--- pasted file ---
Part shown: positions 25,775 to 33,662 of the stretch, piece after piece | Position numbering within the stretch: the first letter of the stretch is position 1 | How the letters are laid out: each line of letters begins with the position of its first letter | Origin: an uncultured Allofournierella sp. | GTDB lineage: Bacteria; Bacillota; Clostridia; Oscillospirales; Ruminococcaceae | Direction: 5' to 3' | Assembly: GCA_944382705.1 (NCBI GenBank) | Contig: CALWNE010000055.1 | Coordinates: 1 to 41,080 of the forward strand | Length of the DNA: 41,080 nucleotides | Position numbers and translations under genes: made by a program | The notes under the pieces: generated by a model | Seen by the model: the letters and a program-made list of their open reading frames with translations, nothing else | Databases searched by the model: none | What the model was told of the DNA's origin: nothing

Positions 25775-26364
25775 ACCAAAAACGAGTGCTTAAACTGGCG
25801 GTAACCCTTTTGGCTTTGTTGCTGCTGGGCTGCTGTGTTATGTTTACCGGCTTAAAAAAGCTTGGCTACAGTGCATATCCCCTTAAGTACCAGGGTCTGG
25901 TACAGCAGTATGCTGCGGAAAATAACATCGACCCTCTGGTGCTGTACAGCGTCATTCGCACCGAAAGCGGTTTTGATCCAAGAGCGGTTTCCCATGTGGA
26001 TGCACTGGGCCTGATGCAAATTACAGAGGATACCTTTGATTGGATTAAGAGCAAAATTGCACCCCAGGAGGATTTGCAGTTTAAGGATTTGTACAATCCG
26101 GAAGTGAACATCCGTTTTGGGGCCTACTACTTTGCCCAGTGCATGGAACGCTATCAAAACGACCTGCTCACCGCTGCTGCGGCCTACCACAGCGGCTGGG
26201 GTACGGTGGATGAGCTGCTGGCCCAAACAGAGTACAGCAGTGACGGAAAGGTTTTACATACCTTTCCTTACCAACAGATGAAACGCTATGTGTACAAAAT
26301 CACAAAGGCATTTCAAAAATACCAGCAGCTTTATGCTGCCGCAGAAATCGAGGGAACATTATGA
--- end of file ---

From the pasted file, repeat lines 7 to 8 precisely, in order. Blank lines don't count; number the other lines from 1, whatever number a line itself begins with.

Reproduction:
26101 GAAGTGAACATCCGTTTTGGGGCCTACTACTTTGCCCAGTGCATGGAACGCTATCAAAACGACCTGCTCACCGCTGCTGCGGCCTACCACAGCGGCTGGG
26201 GTACGGTGGATGAGCTGCTGGCCCAAACAGAGTACAGCAGTGACGGAAAGGTTTTACATACCTTTCCTTACCAACAGATGAAACGCTATGTGTACAAAAT